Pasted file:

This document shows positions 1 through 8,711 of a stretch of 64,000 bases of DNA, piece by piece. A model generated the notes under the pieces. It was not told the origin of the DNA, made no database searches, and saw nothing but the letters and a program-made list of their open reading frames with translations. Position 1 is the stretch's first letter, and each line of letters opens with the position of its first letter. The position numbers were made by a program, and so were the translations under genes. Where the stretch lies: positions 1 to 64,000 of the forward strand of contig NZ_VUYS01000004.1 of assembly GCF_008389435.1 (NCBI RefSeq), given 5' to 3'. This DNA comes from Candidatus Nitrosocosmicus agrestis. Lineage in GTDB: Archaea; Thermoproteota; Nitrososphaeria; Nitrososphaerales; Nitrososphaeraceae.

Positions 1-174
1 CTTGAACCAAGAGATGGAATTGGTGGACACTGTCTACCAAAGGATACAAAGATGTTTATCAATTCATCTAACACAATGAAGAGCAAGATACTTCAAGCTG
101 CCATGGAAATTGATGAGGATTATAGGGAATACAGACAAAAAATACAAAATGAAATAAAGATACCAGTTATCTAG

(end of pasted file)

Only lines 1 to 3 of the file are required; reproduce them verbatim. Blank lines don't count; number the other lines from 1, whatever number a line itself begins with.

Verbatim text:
This document shows positions 1 through 8,711 of a stretch of 64,000 bases of DNA, piece by piece. A model generated the notes under the pieces. It was not told the origin of the DNA, made no database searches, and saw nothing but the letters and a program-made list of their open reading frames with translations. Position 1 is the stretch's first letter, and each line of letters opens with the position of its first letter. The position numbers were made by a program, and so were the translations under genes. Where the stretch lies: positions 1 to 64,000 of the forward strand of contig NZ_VUYS01000004.1 of assembly GCF_008389435.1 (NCBI RefSeq), given 5' to 3'. This DNA comes from Candidatus Nitrosocosmicus agrestis. Lineage in GTDB: Archaea; Thermoproteota; Nitrososphaeria; Nitrososphaerales; Nitrososphaeraceae.

Positions 1-174
1 CTTGAACCAAGAGATGGAATTGGTGGACACTGTCTACCAAAGGATACAAAGATGTTTATCAATTCATCTAACACAATGAAGAGCAAGATACTTCAAGCTG